Situated in the heart of the Gulf of St. Lawrence is a small group of islands, Les Îles de la Madeleine, known in English as The Magdalen Islands. The L-shaped archipelago is the visible portion of an underwater plateau, a rocky, mountainous mass created by volcanic upheaval thousands of years ago. There are twelve islands, seven are inhabited and six of these are connected by long narrow white sand dunes, combining to create 300 km of the most beautiful beaches in all of Canada. In the sunlight the red cliffs are spectacular. Centuries of working closely with nature has resulted in the sea creating the perfect sanctuary for her offspring and a haven for the many birds that use the islands as a stepping stone on migratory routes. Over time parallel sand dunes have formed and in trapping both fresh and sea water between them have created lagoons, the perfect incubator for marine life, sea birds and water fowl.
For the back to nature enthusiast, this is paradise: the winds, wide stretches of beach, inner lagoons and waters of the Gulf attract visitors who want to dive, swim, sail, fish, canoe, kayak, windsurf, fly kites and even build sandcastles. Isolated from the rest of Canada, their language has evolved from a unique mix of English and French, from Irish and Scottish shipwreck victims, native Micmac hunters, French and British colonists and, most notably, Acadians escaping deportation. Today the islands are part of Québec and happily back in the hands of the Madelinots.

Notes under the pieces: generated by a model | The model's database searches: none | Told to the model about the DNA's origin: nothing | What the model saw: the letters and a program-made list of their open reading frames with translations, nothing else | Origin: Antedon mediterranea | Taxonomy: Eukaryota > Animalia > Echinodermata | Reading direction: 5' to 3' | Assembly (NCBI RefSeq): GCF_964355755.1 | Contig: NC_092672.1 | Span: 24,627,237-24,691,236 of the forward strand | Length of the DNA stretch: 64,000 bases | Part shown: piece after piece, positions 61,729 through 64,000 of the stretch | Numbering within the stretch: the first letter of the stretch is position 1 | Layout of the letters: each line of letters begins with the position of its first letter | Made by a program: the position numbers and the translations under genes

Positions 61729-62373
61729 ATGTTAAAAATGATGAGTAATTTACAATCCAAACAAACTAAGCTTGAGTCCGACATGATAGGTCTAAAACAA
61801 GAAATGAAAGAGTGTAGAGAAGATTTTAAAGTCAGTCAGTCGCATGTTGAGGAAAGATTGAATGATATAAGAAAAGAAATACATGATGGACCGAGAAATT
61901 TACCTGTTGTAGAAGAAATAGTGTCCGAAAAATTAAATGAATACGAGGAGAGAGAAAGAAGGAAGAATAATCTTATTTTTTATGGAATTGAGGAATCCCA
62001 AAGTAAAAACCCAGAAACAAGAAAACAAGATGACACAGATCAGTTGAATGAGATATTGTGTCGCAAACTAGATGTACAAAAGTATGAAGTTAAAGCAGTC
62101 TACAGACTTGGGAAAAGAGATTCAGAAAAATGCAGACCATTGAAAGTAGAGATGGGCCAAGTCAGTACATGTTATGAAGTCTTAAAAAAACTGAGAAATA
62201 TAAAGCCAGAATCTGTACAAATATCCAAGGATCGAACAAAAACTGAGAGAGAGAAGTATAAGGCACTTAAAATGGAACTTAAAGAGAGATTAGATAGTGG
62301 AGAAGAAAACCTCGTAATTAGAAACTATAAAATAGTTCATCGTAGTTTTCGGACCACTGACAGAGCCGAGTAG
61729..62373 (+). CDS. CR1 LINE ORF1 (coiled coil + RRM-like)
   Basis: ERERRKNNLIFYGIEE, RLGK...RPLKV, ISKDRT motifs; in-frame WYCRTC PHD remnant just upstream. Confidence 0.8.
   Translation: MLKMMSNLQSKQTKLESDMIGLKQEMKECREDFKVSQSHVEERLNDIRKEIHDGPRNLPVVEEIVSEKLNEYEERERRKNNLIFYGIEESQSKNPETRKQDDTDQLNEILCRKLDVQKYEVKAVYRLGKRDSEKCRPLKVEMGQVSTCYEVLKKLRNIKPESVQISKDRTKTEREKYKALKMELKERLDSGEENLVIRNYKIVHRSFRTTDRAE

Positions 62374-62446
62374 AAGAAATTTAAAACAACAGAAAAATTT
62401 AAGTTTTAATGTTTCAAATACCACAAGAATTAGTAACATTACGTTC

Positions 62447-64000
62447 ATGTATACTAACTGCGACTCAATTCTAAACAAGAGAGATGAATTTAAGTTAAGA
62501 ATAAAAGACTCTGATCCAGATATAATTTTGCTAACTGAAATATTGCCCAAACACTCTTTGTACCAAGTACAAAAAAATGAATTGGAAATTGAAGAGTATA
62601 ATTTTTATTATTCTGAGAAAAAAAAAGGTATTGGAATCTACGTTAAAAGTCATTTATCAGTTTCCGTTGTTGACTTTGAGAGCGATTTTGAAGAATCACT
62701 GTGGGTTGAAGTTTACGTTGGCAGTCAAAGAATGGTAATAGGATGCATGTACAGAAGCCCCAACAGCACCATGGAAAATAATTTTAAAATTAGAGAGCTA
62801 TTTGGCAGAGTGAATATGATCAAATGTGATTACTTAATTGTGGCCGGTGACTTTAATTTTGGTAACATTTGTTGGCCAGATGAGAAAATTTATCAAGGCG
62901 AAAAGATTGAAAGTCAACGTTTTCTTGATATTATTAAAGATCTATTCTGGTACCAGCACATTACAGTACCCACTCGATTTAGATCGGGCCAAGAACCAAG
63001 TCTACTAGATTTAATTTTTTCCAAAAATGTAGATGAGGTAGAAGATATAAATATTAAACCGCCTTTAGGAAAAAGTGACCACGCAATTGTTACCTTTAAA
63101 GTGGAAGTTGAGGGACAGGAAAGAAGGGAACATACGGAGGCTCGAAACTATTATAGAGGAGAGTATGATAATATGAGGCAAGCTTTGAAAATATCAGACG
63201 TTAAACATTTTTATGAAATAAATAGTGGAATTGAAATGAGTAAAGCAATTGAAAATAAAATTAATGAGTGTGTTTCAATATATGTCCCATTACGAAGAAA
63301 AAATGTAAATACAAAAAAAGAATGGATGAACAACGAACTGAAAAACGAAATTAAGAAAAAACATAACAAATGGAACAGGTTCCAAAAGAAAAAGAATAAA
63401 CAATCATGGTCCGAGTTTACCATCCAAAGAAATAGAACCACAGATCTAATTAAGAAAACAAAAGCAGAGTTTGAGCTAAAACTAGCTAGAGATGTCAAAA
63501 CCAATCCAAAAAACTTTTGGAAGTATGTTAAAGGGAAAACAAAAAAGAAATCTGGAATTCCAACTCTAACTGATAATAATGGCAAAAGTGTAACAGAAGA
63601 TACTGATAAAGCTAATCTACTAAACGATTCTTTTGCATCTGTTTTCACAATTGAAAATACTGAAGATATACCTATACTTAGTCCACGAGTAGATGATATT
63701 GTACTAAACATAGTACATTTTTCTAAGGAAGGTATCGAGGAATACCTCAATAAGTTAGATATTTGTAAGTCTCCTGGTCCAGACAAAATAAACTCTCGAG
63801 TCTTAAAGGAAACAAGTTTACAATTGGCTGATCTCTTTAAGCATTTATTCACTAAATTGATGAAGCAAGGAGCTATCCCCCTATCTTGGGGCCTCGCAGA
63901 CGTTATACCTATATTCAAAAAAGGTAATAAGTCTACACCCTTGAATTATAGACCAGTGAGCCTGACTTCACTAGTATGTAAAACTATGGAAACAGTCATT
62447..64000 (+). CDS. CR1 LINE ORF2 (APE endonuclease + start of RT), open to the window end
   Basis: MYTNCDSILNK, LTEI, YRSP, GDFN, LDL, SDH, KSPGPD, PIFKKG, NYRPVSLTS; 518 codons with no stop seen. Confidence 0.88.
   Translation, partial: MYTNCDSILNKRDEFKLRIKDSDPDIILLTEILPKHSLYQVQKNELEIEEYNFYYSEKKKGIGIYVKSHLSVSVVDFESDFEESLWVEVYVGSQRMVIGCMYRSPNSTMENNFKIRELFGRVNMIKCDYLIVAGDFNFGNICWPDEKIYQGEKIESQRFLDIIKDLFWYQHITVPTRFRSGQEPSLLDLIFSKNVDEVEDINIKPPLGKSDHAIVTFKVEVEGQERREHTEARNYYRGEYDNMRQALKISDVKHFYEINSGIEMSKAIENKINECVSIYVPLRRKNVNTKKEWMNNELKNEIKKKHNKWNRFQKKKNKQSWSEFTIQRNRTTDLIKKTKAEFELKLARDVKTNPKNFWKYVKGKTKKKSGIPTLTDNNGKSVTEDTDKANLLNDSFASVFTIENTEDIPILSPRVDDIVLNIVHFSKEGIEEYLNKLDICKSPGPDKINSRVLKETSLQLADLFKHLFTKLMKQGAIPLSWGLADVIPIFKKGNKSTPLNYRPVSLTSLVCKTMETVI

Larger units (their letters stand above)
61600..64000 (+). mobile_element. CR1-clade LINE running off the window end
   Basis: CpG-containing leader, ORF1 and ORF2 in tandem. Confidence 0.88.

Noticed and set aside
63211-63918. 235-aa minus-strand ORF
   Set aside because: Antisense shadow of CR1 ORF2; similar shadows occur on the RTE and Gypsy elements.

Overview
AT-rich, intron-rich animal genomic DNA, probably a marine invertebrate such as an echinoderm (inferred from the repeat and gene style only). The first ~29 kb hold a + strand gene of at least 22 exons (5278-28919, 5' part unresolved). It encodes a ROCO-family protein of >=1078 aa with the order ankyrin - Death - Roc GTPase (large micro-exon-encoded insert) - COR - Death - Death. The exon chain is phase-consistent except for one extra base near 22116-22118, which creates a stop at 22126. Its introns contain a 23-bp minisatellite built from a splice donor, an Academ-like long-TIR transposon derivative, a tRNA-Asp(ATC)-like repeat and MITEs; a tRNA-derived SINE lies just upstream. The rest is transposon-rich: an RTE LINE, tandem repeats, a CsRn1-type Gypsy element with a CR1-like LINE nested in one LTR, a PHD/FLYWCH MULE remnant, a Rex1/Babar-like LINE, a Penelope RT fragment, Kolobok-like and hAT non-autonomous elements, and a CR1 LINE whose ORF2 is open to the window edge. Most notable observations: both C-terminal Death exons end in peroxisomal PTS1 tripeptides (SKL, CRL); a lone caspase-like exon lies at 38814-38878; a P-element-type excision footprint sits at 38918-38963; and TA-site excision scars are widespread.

This is a part of Canada to which I will return. My first visit was in the early summer exploring the islands and tackling the Big Hill on Île d’Entrée; my second, the winter seal excursion, an experience that rates with travelling to photograph the polar bears in northern Manitoba.
I was lucky enough to be able to stay out on the ice floes overnight: though sleeping in the confines of an ice-breaker with seven other photographers, most of whom snored, is not generally available nor something I would recommend to the average tourist. The photographers had come from all over the world and were rising early to catch the dawn light, working all day and then out again for magical sunsets resulting in some fantastic images for their magazines.
I’d love to think that all this is helping to build a relatively new industry for the Madelinots with tourism replacing some of their need to rely on fishing and the controversial harvesting of seals.
Although relatively isolated, there is always something to do in the Magdalen Islands, rain or shine, summer and winter. Interesting museums and cafes, incredible restaurants, wonderful sports, and smaller islands dedicated to wildlife and offering bird-watchers amazing opportunities. The Madelinots are inventive and have created unique crafts and businesses that maximize on their resources. Following are three that captured my imagination but there are more listed in the travel tips that accompany the episode information for our three video features (1) Culture and cuisine (2) The seal excursion and (3) Adventures with wind and water.
A sea of adventures: For children aged 7-14, L’Istorlet is the perfect summer sailing camp. “It’s like sleeping in the open” said one enthusiast. Individual partly-closed bunks are tucked under a sloping roof with skylights to the stars. Each unit has its’ own drawer space, light and shelves. In the bathroom there’s a line of showers and individual sections for each child’s towel, soap and shampoo. “Children want to be treated as adults and yet they still want something different, fun and exciting” said Rita Castonguay. She and partner Alain Arsenault run L’Istorlet from May to September. “We have one qualified sailing instructor for every five to six students. All are CPR trained and each child has their own life jacket.